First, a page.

Third Test, Old Trafford, day four (stumps): England 370 & 313 v West Indies 229 & 301-5
Monty Panesar took all but one of Sunday's wickets
Shivnarine Chanderpaul led a determined rearguard action as West Indies took the third Test against England into the final day at Old Trafford.
Chanderpaul hit an unbeaten 81 in a total of 301-5, with 154 more runs needed on Monday to pull off what would be a record chase in Test cricket.
He was helped admirably by Runako Morton (54) and Dwayne Bravo (49).
For England, Monty Panesar took three of the four wickets to fall on a frustrating day for the home team.
England appealed regularly for lbw, and the odd bat-pad catch, but the umpires were not unduly harsh in denying the vast majority.
Aleem Dar, standing at Panesar's end, was constantly in the action and had a superb day.
Chanderpaul batted for four and a half hours with immense concentration - a quality he has shown on many occasions in his long career.
England's fans had expected a totally different day, with Panesar expected to be a major threat on a wearing pitch.
But though he bowled well, Chanderpaul - despite being vulnerable as a left-hander with rough areas outside his off-stump - dealt with him admirably.
Chanderpaul produced a typically gritty innings on Sunday
On another sunny morning at Old Trafford, with West Indies resuming on 22-1 in search of a mammoth target of 455, the early signs for England were encouraging.
Harmison's first few overs, in what has generally been a difficult series for him, combined hostility with accuracy.
He bent Chris Gayle's left thumb with a ferocious bouncer, and the Jamaican opener had to receive some treatment from the physio.
Harmison continued to test Gayle and in his following over, had him fencing uncertainly outside the off stump.
The ball took the edge of the bat and flew to Paul Collingwood at second slip, who dived to his left to take a good catch.
Just before the hour mark, Panesar came into the attack, immediately targeting the rough areas outside the left-handed Devon Smith's off-stump.
Smith and Morton generally played some intelligent determined cricket, but the third West Indies wicket did fall before the break.
Panesar - who had caused Smith no end of problems - removed the Grenadian number three for 42 as a delivery bounced up out of the rough, flicked his gloves and ballooned to Alastair Cook at short-leg.
Liam Plunkett, though generally the weakest of England's bowlers on show, did have an excellent shout for lbw against Chanderpaul declined by Billy Bowden just before lunch.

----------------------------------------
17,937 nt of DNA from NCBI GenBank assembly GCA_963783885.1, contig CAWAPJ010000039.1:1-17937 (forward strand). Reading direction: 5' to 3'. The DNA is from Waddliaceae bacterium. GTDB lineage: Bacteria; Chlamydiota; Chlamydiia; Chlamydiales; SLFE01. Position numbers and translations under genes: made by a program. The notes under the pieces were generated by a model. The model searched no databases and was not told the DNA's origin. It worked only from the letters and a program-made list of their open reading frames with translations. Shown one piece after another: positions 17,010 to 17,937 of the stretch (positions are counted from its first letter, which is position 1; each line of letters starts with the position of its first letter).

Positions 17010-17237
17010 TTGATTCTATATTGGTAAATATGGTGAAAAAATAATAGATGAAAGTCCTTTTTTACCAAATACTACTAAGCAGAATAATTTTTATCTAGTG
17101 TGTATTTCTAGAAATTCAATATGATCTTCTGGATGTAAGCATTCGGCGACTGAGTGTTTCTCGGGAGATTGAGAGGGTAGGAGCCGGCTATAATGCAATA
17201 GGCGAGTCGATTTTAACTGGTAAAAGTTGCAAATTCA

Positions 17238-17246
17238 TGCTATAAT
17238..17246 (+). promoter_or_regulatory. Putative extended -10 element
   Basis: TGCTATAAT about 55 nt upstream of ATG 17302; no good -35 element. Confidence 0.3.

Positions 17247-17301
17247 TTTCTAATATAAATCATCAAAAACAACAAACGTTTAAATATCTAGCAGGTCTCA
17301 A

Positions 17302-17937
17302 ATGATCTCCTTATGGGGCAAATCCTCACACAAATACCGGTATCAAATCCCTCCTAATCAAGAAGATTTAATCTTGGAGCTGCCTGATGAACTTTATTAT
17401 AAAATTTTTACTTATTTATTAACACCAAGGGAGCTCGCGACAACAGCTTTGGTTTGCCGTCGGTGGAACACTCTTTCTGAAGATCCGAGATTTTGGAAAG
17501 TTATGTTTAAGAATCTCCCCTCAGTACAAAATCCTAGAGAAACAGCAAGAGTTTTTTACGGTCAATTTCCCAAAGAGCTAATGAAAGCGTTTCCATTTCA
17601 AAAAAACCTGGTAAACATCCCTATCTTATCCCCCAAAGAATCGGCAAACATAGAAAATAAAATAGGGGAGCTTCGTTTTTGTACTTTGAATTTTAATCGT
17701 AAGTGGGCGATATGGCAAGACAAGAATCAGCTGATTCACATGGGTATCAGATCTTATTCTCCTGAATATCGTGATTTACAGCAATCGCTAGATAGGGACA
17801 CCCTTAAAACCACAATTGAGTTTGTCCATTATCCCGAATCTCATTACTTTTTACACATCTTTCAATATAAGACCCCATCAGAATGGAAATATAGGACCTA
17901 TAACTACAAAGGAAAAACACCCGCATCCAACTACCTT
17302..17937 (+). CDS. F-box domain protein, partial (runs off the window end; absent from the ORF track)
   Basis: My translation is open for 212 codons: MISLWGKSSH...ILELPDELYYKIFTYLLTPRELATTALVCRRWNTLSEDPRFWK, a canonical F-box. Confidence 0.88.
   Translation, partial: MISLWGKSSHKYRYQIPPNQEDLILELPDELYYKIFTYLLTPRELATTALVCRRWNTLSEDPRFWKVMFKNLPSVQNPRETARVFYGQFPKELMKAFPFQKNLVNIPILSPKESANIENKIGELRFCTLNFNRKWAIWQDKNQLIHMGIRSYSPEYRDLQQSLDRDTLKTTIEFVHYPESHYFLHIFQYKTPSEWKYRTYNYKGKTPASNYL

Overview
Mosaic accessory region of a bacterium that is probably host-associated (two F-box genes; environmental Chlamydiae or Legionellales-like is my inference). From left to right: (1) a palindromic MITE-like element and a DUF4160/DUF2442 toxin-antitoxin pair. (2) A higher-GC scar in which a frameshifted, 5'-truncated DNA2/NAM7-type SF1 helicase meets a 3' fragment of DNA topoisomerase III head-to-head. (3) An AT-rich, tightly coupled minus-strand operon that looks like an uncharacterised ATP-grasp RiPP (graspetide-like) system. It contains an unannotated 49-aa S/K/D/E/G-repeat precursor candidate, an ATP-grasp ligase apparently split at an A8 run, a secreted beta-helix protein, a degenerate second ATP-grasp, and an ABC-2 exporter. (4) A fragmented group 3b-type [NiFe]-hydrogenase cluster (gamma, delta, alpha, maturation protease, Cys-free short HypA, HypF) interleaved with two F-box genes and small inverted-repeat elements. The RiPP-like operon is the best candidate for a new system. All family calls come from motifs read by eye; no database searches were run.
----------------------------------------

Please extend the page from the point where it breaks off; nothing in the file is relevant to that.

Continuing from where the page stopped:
After the interval, England had only themselves to blame when Panesar dropped a catch at mid-on off Harmison which would have ended Chanderpaul's innings on 18.
Runako Morton batted for nearly three hours for his 54
Panesar had to make ground and dive to get to the ball, but at Test level it was a straight-forward chance.
Michael Vaughan experimented with three overs of Kevin Pietersen, but Morton hit the off-spinner for two meaty boundaries.
Unsurprinsingly, it was Panesar who took the fourth wicket, removing Morton lbw.
The Nevis right-hander had batted for nearly three hours, putting on 73 with Chanderpaul, and was furious with himself for having chosen to play no shot to a ball that pitched on off and just about held its own.
The wicket gave England a boost before tea, which came with the scoreboard on 199-4.
And just before the second new ball became available Panesar struck yet again.
Dwayne Bravo hit his runs aggressively, and was keen to take on the spinners, with two confident boundaries in one over from Panesar.
But soon after pulling Panesar for a third, he came forward to a ball delivered from over the wicket, which took the inside edge of his bat, went onto his pad, and flew straight to an alert Cook at short-leg.
Ryan Sidebottom's first delivery with the new ball very nearly ended Chanderpaul's innings on 64.
An lbw shout was declined by Dar, though the ball pitched in line and might have been clipping leg-stump.
In the same over, the new man, Denesh Ramdin, was dropped by Matt Prior diving down the leg-side.
There was to be no further success in the day, and there could be a few nerves overnight in the England camp.